Carbon Markets

The MidSEFF Carbon Market Development Support Programme aims to contribute to the creation of an enabling environment for a scaled up domestic carbon market. Carbon pricing and related carbon market activities are an important policy tool that can help Turkey meet its sustainable development objectives, in particular with regards to meeting its Intended Nationally Determined Contribution (INDC) targets in a cost-effective way or even allow Turkey to increase their mitigation ambition . This page offers information on the role Turkey plays in the international carbon market, and the progress Turkey has booked on ETS developments. For more information on CORSIA , the role of carbon markets in the COVID-19 recovery , and the EU’s Carbon Border Adjustment Mechanism , please refer to the drop down menu in the tab at the top of this page.

Turkey and the Paris Agreement

On 12 December 2015, 196 Parties to the UN Framework Convention on Climate Change (UNFCCC) adopted the Paris Agreement, a legally-binding framework for an internationally coordinated effort to tackle climate change. The Agreement represented the culmination of six years of international climate change negotiations under the auspices of the UNFCCC. It requires countries to formulate progressively more ambitious climate targets – Nationally Determined Contributions (NDCs), which are consistent with decarbonisation pathways implied by the Paris Agreement.

For Turkey, this agreement represents a crucial opportunity to transition to a low carbon development pathway while benefitting from international collaboration through international carbon markets. While its special designation under the Kyoto Protocol as an “advanced developing country” meant that Turkey was unable to fully participate in these markets (namely the Clean Development Mechanism) previously, Turkey’s signing of the Paris Agreement in April 2016 marked an important step in linking future domestic mitigation action with international market mechanisms introduced under the Paris Agreement.

It is evident that rapid implementation of mitigation action is urgently needed, and leveraging international carbon markets will be vital to catalyse the volumes of finance required to stimulate this transition. Participation in international carbon markets can offer opportunities for Turkey: in the 2020 – 2030 period as a seller of cost-efficient emission reductions; while post-2030 as a buyer by means of allowing access to lower cost abatement abroad (see study on the economic impacts of collaboration under Article 6). The modalities for accessing new markets established under the Paris Agreement should become clearer during this year’s UN Climate Summit (COP 26), which is to be held in Glasgow in November 2021.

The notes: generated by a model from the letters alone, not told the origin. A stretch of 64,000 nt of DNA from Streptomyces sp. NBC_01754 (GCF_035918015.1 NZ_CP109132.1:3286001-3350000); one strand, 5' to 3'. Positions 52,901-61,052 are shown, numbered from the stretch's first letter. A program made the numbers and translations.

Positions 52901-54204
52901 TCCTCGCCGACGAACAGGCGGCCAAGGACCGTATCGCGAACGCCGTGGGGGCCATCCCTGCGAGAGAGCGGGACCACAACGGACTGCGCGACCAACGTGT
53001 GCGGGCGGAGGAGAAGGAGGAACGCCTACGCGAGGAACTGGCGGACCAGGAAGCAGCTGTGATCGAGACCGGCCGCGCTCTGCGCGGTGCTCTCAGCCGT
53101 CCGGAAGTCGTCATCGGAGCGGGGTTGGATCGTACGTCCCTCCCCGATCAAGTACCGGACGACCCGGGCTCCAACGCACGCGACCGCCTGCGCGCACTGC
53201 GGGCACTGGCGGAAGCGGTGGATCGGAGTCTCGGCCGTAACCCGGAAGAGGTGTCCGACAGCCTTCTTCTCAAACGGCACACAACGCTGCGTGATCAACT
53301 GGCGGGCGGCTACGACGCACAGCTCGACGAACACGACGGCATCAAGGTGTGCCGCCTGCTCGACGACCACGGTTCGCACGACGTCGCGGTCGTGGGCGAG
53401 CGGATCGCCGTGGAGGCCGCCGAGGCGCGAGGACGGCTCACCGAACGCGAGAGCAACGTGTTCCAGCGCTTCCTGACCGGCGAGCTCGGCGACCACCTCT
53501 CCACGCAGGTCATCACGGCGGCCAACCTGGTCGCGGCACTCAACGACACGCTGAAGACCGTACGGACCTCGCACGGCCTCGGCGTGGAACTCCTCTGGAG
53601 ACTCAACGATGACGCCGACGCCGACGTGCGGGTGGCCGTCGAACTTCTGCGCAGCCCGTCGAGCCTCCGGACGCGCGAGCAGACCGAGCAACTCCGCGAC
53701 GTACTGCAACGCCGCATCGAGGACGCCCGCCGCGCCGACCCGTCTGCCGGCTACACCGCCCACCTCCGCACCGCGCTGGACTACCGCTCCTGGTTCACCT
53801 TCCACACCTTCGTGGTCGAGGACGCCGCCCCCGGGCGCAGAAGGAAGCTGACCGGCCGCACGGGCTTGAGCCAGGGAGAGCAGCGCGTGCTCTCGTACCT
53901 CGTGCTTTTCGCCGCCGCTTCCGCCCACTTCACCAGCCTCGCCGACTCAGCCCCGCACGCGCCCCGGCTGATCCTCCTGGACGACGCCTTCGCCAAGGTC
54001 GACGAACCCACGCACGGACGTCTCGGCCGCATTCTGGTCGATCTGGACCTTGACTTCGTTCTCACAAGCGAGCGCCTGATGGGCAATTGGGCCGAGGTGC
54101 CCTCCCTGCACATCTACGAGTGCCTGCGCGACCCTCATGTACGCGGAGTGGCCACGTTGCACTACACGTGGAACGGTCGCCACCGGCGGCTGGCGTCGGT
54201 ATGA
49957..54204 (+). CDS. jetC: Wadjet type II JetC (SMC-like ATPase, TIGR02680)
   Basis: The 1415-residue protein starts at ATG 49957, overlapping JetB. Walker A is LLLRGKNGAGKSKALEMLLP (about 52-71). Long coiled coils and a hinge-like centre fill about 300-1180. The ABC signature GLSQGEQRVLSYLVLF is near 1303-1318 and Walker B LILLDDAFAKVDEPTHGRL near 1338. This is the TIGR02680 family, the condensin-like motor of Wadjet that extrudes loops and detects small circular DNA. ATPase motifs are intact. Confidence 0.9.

Figure: Timeline of climate policy developments


Source: Climate Focus and GAIA, 2021

Carbon markets in Turkey

The voluntary carbon market relates to transactions in carbon credits that fall outside of compliance schemes. Demand for carbon credits in this market is driven largely by companies and entities that pursue voluntary decarbonisation strategies and intend to demonstrate climate leadership by taking on carbon neutrality or net zero emissions targets, but also for companies in the ‘hard to abate’ sectors, to adequately prepare for carbon transitional risks. The international voluntary market has rebounded in recent years, with transacted volumes doubling since 2017. In 2019, over 100 million tonnes were transacted, with the market value exceeding US$300 million; while official data for the 2020 is not yet available, despite the Covid-19 pandemic, interest for voluntary carbon credits has remained strong.

While its categorisation as an Annex I country initially prevented Turkey from benefitting from the market-based mechanisms under the Kyoto Protocol, the country has successfully attracted low-carbon investments by acting as one of the world’s leading host countries under the voluntary carbon market. Turkey is the third-largest host country in terms of number of registered projects (288 as of Q4 2020), and represents the largest seller of voluntary carbon credits in the region.

Turkish carbon projects are developed primarily under one of the following two standards: the Gold Standard (SustainCERT) and the Verra’s VCS . Both standards stand out as internationally respected frameworks for the development and implementation of emission reduction projects and are leading global offset standards. As of Q4 2020, Turkey had 165 projects registered under the Gold Standard, and a further 123 under the VCS. The figure below features a dashboard of the Turkish project portfolio for each of the two carbon standards, distinguishing between registered project types, issued volumes, and remaining volumes in the market.

Figure: Role of Turkey in the global voluntary carbon market


Figure: Turkey's carbon market dashboard (Q4 2020 data)


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Source: Climate Focus 2021, data taken from the Gold Standard and VCS public registries

Link to emissions trading